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Woodshop Dust Collection for Businesses

August 18, 2016

Combustible dust is extremely common in the wood industry, as wood dusts are very often combustible and flammable and present explosion hazards in the right volume. Any volume of wood dust can also cause both respiratory and skin concerns for workers. For this reason, both the NFPA and OSHA have put together standards requiring workplaces with wood dusts to participate in dust collection and management to ensure that workers are as safe as possible. While many people assume that dust collection is only a concern for very large industries, combustible dust and wood dust irritation is a concern for any business that works with wood, no matter the size.  

However, while you know that you have to comply with OSHA and NFPA wood dust regulations, you can save money on compliance by choosing the right materials, making smart decisions, and choosing the right dust collection system.

Wood Dust Collection

Wood dust is created by moving or spinning machine parts and is created in high volume by wood sanders, shapers, band saws, and other similar devices. Sanders and shapers create very fine dust, which causes problems because it is more difficult to collect and easier to breathe in. This means that you need at least six elements in your dust collection system:

  • Exhaust hoods for each individual machine
  • Ducts to transport dust to a collection point
  • Fans and motors to move dust
  • A dust collector to separate dust from the air
  • Air purifiers to remove fine dust particles from the air
  • Filters to collect dust

For wood dust collection it is important to keep a few things in mind. The first is that dust is primarily emitted at the woodworking equipment. For this reason, the most effective way to capture dust is to use an exhaust hood as close to the equipment as-is possible. Some modern equipment includes its own exhaust hood, which allows you to connect it to your existing dust collection system.

Purchasing the Right Equipment – Where possible, you can save on installation costs by purchasing new equipment (as-is needed) with exhaust vents built in. This will save you from the cost of having to install the exhaust hoods. However, when you already have equipment and do not have to replace it, it is more cost effective to install exhaust hoods separately.

  • Filters – Choosing the right filters allows you to cut costs by reducing wear and tear on equipment, ensuring that you are removing all of the dust, and reducing the number of air purifiers you might need. 20 years ago, most dust collection was done using rough bags that allowed fine dust to escape to create more hazards. Today, you can choose much better filters that are capable of trapping dust of 10 microns in size. Here, pleated filters are your most cost effective and most effective option? Why? They can pack up to hundreds of square feet of filter into a small canister, which offers very fine filtration without stopping air flow. This saves you on electricity and on filtration. But, to use one, you'll have to choose a dust collector or vacuum system that uses a pleated filter.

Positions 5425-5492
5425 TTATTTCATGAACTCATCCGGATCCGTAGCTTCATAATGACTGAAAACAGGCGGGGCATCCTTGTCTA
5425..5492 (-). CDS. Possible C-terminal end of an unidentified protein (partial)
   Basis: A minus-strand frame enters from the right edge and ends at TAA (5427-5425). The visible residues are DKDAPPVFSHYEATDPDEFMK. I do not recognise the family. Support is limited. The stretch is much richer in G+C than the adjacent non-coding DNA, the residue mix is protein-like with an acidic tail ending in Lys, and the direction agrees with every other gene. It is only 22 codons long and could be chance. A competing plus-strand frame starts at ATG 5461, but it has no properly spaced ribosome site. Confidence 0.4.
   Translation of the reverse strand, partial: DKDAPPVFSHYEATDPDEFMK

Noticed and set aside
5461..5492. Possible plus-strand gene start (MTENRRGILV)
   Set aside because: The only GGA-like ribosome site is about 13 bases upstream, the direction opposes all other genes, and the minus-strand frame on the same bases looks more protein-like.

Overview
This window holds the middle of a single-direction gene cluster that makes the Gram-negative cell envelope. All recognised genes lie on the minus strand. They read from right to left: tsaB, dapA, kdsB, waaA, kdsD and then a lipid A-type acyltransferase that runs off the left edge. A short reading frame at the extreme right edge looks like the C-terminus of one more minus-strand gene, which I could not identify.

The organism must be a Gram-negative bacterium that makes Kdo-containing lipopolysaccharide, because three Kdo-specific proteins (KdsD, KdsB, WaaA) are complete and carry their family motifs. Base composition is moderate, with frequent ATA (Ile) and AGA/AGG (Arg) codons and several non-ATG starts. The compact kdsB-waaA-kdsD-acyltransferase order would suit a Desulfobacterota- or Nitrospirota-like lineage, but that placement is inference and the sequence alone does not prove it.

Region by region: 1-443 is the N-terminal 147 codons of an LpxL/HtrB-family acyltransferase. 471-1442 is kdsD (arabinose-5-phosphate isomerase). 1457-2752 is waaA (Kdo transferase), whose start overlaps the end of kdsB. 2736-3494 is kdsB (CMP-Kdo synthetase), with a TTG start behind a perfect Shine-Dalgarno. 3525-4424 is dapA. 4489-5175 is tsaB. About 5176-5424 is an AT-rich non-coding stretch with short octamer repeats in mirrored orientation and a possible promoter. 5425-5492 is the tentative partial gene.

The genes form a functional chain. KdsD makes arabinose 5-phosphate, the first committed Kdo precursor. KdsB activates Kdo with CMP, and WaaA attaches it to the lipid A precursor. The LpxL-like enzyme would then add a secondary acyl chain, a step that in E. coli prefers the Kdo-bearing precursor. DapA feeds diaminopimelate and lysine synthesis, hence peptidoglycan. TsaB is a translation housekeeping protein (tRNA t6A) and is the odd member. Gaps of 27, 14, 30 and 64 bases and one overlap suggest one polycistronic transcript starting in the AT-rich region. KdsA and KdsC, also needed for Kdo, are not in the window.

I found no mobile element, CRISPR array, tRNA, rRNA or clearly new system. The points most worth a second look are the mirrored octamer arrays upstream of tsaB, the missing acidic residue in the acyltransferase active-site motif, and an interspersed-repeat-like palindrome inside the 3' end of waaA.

• Dust Collector – Your dust collection system should be able to collect dust for your entire area, should have enough ducts to access everything on the work floor, and should be able to maintain air pressure at the farthest ends of the workplace. The dust collector itself can be one of a number of different models that might vary a great deal depending on your shop setup. Here, you should get advice from a professional to help you choose the best system for your needs. Most woodworking systems benefit from using a cyclone dry dust collection system that separates dust by removing large particles and wood chips in a centrifuge before the small dust is trapped by a filter. This can help you to reduce costs by reducing the amount of dust that goes into the filter. Most cyclone dust systems are also cost competitive with other types of collection systems. However, you may be better off with a wet dust collection system, which will allow you to trap finer dusts. Wet dust collection systems use recyclable liquid instead of a centrifuge to filter out even very fine dusts produced by sanders and shapers, which can help you to greatly reduce costs as well.

Improve Maintenance – A good maintenance system can save you money, improve the efficiency of the system, and ensure that you won't have to replace the system as often. This means planning the system to ensure that it is easy to access and maintain. Good examples include creating access points as part of your system, using screws to secure duct portions so that they can be easily taken apart to remove blockages, and creating a system of cleaning and maintenance.

Inspecting the system on a monthly basis can prevent problems and will ensure that the system remains in good condition:

  • Inspect ducts to ensure that they are not loose, broken, or damaged.
  • Check belt-driven exhaust fans for V-belt slippage or breakage.
  • Make sure that the dust velocity is maintained at the farthest reach of the system to prevent dust from plugging the system.

Maintaining and keeping a quality dust collection system will help you to cut costs on electrical usage, repairs, damage, and on the cost of fire suppression and other issues. However, your primary goal for your dust collection system should be to ensure that your workers are as safe as possible when using woodworking equipment, when on the work floor, and when collecting dust.



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